Treatment of chronic canalithiasis can be beneficial for patients with vertigo/dizziness and chronic musculoskeletal pain, including whiplash related pain

Treatment of chronic canalithiasis can be beneficial for patients with vertigo/dizziness and... AbstractBackground and aimChronic musculoskeletal pain, e.g. whiplash associated disorders (WAD), fibromyalgia and myalgia, causes significant burden on both the individual and on society as a whole. In a previous study, the authors concluded that there is a likely connection between chronic benign paroxysmal positional vertigo (BPPV)/canalithiasis and headache, neck pain, generalized pain, fatigue, cognitive dysfunctions as well as tinnitus. The balance dysfunction in BPPV/canalithiasis is dynamic and not static. This leads to a perpetual postural mismatch. The vicious cycle of a disturbed equilibrium control system may be the driving force behind the vicious cycle of pain. The aim of this study is to investigate if otolith-repositioning manoeuvres in patients with chronic BPPV/canalithiasis can be beneficial.MethodsDuring a period of about two years a prospective observational study on patients with chronic musculoskeletal pain referred for physiotherapy was performed. Those with a Dizziness Handicap Inventory (DHI) inquiry score above 20 underwent further investigations to diagnose chronic BPPV/canalithiasis. Diagnostic criteria: (A) The diagnosis of BPPV/canalithiasis was confirmed with the following: (1) specific history of vertigo or dizziness provoked by acceleration/deceleration, AND (2) nystagmus and symptoms during at least one of the test positions; (B) the disorder had persisted for at least one year. Specific otolith repositioning manoeuvre for each semi-circular canal (SCC) was performed. Symptom questionnaire (“yes” or “no” answers during a personal interview) and a follow-up questionnaire were used.ResultsThe responders of the follow-up questionnaire constituted the study group. Thirty-nine patients responded (i.e. 87%) (31 females, 8 males) with a median age of 44 years (17–65). The median duration of the disease was5 years. Seventy-nine percent had ahistory ofhead or neck trauma. The DHI median score was 48 points (score >60 indicates a risk of fall). The video-oculography confirmed BPPV/canalithiasis in more than one semi-circular canal in all patients. In the present study the frequency of affected anterior semi-circular canal (SSC) was at a minimum of 26% and could be as high as 65%. Ninety-five percent suffered from headache, 92% from neck pain, 54% had generalized pain, and 56% had temporo-mandibular joint region pain. Fatigue (97%), aggravation by physical exertion (87%), decreased ability to concentrate (85%) aswellas visual disturbances (85%) were the most frequently reported symptoms, and 49% suffered from tinnitus. The median number of otolith repositioning manoeuvres done was six (2–29). Median time span between finishing otolith repositioning manoeuvres and answering the questionnaire was 7 months.Effects of treatment and conclusionThe present study has shown that repositioning of otoliths in the SCCs in nearly all patients with chronic BPPV/canalithiasis ameliorated pain and other symptoms. The correlation between vertigo/dizziness and the majority of symptoms was significant. Therefore, there is strong evidence to suggest that there is a connection between chronic BPPV/canalithiasis and chronic pain as well as the above-mentioned symptoms.ImplicationsPatients with unexplained pain conditions should be evaluated withthe Dizziness Handicap Inventory-questionnaire, which can identify treatable balance disorders. http://www.deepdyve.com/assets/images/DeepDyve-Logo-lg.png Scandinavian Journal of Pain de Gruyter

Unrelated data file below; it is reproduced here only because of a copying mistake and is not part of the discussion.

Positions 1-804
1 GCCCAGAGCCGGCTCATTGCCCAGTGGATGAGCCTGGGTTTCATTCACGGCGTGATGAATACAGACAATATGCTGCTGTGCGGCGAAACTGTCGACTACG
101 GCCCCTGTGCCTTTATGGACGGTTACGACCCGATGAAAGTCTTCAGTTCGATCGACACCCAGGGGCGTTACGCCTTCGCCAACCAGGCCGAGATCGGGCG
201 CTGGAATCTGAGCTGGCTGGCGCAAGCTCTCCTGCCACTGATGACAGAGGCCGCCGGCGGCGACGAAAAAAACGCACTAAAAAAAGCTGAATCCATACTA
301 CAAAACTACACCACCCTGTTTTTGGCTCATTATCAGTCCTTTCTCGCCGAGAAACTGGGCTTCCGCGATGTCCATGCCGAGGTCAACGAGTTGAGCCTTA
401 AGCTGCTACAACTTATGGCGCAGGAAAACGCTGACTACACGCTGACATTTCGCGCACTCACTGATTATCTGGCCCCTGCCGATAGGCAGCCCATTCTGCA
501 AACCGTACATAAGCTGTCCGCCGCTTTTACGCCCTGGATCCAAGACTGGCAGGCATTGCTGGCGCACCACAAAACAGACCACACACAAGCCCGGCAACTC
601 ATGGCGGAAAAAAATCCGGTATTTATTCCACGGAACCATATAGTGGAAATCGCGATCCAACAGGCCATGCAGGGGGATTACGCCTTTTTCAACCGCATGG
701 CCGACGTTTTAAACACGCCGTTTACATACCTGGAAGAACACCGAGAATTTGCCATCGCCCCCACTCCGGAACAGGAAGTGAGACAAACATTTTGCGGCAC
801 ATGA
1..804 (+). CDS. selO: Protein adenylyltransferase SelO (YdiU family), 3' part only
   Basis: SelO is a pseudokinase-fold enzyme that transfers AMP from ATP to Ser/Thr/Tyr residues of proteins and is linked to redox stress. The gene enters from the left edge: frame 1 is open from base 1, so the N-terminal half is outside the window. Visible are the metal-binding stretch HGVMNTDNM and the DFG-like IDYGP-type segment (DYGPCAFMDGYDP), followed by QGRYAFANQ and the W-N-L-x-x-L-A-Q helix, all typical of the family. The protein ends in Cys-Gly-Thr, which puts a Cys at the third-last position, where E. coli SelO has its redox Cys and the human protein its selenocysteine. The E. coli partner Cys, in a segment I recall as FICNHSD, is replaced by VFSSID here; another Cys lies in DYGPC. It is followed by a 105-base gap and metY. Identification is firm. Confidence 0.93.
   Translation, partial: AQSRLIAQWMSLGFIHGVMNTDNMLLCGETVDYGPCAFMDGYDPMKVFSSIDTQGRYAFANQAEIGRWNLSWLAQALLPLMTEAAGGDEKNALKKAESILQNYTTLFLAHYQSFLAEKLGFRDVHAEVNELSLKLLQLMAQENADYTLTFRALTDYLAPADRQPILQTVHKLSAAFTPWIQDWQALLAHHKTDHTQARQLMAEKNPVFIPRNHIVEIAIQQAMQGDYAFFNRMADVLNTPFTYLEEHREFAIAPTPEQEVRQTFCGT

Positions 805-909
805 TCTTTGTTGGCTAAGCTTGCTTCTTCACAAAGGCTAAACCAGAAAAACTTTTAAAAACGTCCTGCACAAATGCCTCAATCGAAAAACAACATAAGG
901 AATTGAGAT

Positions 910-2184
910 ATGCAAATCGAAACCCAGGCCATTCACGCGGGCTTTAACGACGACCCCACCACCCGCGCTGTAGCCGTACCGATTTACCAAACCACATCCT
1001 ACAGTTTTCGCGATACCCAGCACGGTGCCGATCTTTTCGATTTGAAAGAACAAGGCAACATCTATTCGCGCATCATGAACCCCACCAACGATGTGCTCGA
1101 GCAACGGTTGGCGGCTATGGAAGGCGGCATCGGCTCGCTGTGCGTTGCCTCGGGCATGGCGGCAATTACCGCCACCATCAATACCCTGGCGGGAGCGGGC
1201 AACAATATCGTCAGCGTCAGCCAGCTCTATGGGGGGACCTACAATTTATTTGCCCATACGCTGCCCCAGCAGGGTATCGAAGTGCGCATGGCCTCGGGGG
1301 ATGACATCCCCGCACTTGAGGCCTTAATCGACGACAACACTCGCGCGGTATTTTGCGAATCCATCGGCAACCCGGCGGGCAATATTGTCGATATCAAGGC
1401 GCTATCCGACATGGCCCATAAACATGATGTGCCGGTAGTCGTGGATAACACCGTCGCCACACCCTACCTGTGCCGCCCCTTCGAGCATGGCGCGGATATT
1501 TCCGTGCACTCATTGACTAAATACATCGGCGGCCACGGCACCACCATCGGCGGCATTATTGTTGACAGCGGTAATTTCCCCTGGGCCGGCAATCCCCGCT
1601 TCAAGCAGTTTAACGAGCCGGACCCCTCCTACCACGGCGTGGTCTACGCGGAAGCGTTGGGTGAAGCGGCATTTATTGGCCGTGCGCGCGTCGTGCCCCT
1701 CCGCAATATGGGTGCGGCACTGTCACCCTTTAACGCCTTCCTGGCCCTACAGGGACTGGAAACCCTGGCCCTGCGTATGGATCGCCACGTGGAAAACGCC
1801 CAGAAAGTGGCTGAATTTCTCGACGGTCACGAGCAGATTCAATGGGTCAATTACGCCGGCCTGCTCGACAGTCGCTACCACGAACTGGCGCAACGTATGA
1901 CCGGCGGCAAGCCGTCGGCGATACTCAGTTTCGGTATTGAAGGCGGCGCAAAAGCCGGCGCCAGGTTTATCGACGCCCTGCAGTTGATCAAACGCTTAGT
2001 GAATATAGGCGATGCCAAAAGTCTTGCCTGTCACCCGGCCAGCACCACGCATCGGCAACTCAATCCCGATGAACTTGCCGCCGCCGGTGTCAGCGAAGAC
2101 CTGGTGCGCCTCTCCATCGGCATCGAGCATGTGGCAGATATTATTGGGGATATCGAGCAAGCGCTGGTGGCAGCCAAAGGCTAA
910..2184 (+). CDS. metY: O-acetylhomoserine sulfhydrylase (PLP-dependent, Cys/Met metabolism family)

Treatment of chronic canalithiasis can be beneficial for patients with vertigo/dizziness and chronic musculoskeletal pain, including whiplash related pain

Loading next page...
 
/lp/degruyter/treatment-of-chronic-canalithiasis-can-be-beneficial-for-patients-with-zT0H0HcVxy
Publisher
de Gruyter
Copyright
© 2015 Scandinavian Association for the Study of Pain
ISSN
1877-8860
eISSN
1877-8879
D.O.I.
10.1016/j.sjpain.2015.02.002
Publisher site
See Article on Publisher Site

Abstract